A Japanese oil tanker exploded Thursday off the country's southwest coast near Himeji port, leaving one of the eight people aboard missing, the coast guard said. Four others were severely injured.
BP PLC must resume paying claims while it asks the U.S. Supreme Court to review its settlement with businesses over the 2010 Gulf of Mexico oil spill, a federal appeals court panel said Wednesday.
The CEO of Exxon Mobil Corp. says alternative fuels will grow but that oil will remain the world's leading source of energy for another quarter century.
Knox Oil Field Supply is a family owned and operated distributor of oilfield supplies and related services established in 1978. Products include downhole pumps, rods, valves and fittings, and general supplies.
The Pemex oil company has had an increasing problem of thefts from illegally perforated pipelines, but the employees were stealing fuel by opening valves.
Safety regulators have placed two extra conditions on construction of TransCanada Corp.'s Keystone XL oil pipeline after learning of potentially dangerous construction defects involving the southern leg of the Canada-to-Texas project.
The Public Service Commission said the focus of its investigation will be on whether the company's reaction to the spill and presence of the coal-cleaning agent MCHM was "unreasonable or inadequate."
The head of the biggest railroad hauling North Dakota crude says the future of oil shipments depends on proving that it can be done safely.
BP PLC says it will ask the U.S. Supreme Court to decide whether businesses must prove they were directly harmed by the 2010 Gulf Of Mexico oil spill to collect payments from a 2012 settlement.
Outdated federal policies, poor information sharing with states and a raft of industry exemptions point to scant federal oversight, says a new report.
The oil industry is pushing back against tougher rules for rail cars after a string of fiery accidents, insisting that crude shipped from the Northern Plains is no more dangerous than some other cargoes.
A Chinese company said Tuesday that four of its workers died last week in riots in Vietnam triggered by China's deployment of an oil rig in disputed seas.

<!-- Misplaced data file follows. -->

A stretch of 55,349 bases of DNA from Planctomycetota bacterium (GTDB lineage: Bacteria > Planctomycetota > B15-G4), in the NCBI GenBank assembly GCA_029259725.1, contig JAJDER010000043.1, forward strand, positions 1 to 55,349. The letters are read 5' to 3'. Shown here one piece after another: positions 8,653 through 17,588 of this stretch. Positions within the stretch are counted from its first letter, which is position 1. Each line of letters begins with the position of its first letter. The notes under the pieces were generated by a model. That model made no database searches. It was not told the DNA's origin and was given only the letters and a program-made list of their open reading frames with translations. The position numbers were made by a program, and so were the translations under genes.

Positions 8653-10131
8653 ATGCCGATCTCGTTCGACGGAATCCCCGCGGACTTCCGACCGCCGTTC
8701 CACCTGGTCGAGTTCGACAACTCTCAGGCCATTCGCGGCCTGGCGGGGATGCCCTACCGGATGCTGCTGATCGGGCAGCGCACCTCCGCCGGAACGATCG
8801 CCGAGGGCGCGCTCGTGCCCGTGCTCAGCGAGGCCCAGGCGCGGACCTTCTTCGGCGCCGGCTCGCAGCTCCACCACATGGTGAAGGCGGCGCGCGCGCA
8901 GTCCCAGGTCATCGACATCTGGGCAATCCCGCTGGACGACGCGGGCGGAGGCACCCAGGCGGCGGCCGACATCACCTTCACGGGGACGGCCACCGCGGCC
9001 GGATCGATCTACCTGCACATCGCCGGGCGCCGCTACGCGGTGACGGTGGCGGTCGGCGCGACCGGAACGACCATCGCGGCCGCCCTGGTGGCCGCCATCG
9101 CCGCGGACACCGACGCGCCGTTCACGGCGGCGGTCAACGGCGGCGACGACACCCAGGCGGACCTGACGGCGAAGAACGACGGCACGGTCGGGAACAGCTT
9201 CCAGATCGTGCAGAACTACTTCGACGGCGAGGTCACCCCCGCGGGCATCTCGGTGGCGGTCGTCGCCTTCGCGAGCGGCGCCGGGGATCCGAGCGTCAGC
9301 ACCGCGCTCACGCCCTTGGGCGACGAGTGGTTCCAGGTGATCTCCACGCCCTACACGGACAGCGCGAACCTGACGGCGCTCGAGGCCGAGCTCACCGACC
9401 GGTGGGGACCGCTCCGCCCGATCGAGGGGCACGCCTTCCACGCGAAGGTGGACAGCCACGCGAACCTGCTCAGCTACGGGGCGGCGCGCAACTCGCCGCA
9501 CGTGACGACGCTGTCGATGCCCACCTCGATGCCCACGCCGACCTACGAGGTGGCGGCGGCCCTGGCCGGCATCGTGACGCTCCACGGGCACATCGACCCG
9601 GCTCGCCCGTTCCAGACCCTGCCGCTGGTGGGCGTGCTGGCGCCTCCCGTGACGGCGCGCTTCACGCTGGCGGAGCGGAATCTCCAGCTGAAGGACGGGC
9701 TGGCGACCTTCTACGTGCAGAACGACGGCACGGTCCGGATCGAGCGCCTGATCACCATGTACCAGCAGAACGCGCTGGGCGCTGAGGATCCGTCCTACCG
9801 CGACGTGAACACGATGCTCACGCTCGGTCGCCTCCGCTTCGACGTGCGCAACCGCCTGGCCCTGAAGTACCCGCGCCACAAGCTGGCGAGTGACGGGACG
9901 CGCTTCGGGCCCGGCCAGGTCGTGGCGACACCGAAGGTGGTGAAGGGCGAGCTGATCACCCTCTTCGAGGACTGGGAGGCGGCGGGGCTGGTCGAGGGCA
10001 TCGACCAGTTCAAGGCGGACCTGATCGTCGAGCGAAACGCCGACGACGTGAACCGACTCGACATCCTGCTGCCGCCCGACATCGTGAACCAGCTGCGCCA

Texas Gov. Rick Perry has written to President Barack Obama criticizing his administration's energy policies, EPA regulations and failure to approve the construction of a pipeline to carry tar sands crude from Canada to Gulf Coast refineries.
Check out some of this week's top headlines from across Manufacturing.net, from kitty litter that may have caused a radiation leak to Samsung apologizes to workers who suffered cancers linked to chemical exposure.
The company purchasing the assets of a railroad responsible for a fiery oil train derailment that claimed 47 lives in Quebec plans to resume oil shipments after track safety improvements are made, the firm's top executive said.
The firefighters who tried in vain to stop a burning Texas fertilizer plant from exploding weren't prepared for the dangers of the blaze, which was too big for them to fight, state investigators said in a report.
A company that manufactures titanium jet parts faces a record $14 million fine for illegally making and disposing of a cancer-causing chemical in Henderson.
The agency acknowledged it needed to do more to improve oversight of drilling, pointing to a lack of funding as reasons it failed to inspect oil and gas wells it considers potentially high risks for water contamination.
Federal regulators have announced an $875,000 settlement with Chevron related to a pair of Utah oil spills in recent years.
Samsung Electronics Co. apologized and promised compensation to chip factory workers who suffered cancers linked to chemical exposure, a rare win for families and activists seven years after the death of a 23-year-old employee from leukemia.
Three employees of the railway company involved in last summer's runaway oil train disaster that killed 47 people are due to appear in court Tuesday to face criminal negligence charges.
Several thousand Vietnamese workers protested at Chinese-owned factories, vandalizing some of them, as anger flared at Beijing's deployment of an oil rig in waters claimed by Vietnam.
The government has failed to inspect thousands of oil and gas wells it considers potentially high risks for water contamination and other environmental damage, congressional investigators say.
A government watchdog says the federal agency responsible for making sure states effectively oversee the safety of natural gas and other pipelines is failing to do its job.